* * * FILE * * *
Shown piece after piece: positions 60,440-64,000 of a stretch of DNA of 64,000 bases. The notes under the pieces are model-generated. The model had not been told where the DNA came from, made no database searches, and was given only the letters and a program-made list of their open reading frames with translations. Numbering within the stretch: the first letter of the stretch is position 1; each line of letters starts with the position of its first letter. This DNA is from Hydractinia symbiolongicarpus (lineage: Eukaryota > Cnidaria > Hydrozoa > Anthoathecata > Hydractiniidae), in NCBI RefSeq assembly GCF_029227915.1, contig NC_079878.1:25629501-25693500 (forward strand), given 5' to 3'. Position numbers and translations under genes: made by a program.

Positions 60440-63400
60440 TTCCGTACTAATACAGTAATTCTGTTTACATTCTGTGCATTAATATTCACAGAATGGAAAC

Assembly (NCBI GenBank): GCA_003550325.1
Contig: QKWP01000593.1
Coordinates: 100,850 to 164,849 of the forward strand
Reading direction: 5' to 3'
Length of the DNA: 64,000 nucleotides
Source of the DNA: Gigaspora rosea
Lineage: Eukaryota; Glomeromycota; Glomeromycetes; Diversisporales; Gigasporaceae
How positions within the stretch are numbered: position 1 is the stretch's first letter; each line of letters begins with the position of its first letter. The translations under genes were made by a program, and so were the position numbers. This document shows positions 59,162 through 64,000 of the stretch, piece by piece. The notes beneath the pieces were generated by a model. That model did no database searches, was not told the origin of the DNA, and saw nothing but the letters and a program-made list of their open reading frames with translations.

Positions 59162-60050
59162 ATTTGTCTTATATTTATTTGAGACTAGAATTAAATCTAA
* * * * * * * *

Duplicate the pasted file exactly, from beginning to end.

Shown piece after piece: positions 60,440-64,000 of a stretch of DNA of 64,000 bases. The notes under the pieces are model-generated. The model had not been told where the DNA came from, made no database searches, and was given only the letters and a program-made list of their open reading frames with translations. Numbering within the stretch: the first letter of the stretch is position 1; each line of letters starts with the position of its first letter. This DNA is from Hydractinia symbiolongicarpus (lineage: Eukaryota > Cnidaria > Hydrozoa > Anthoathecata > Hydractiniidae), in NCBI RefSeq assembly GCF_029227915.1, contig NC_079878.1:25629501-25693500 (forward strand), given 5' to 3'. Position numbers and translations under genes: made by a program.

Positions 60440-63400
60440 TTCCGTACTAATACAGTAATTCTGTTTACATTCTGTGCATTAATATTCACAGAATGGAAAC

Assembly (NCBI GenBank): GCA_003550325.1
Contig: QKWP01000593.1
Coordinates: 100,850 to 164,849 of the forward strand
Reading direction: 5' to 3'
Length of the DNA: 64,000 nucleotides
Source of the DNA: Gigaspora rosea
Lineage: Eukaryota; Glomeromycota; Glomeromycetes; Diversisporales; Gigasporaceae
How positions within the stretch are numbered: position 1 is the stretch's first letter; each line of letters begins with the position of its first letter. The translations under genes were made by a program, and so were the position numbers. This document shows positions 59,162 through 64,000 of the stretch, piece by piece. The notes beneath the pieces were generated by a model. That model did no database searches, was not told the origin of the DNA, and saw nothing but the letters and a program-made list of their open reading frames with translations.

Positions 59162-60050
59162 ATTTGTCTTATATTTATTTGAGACTAGAATTAAATCTAA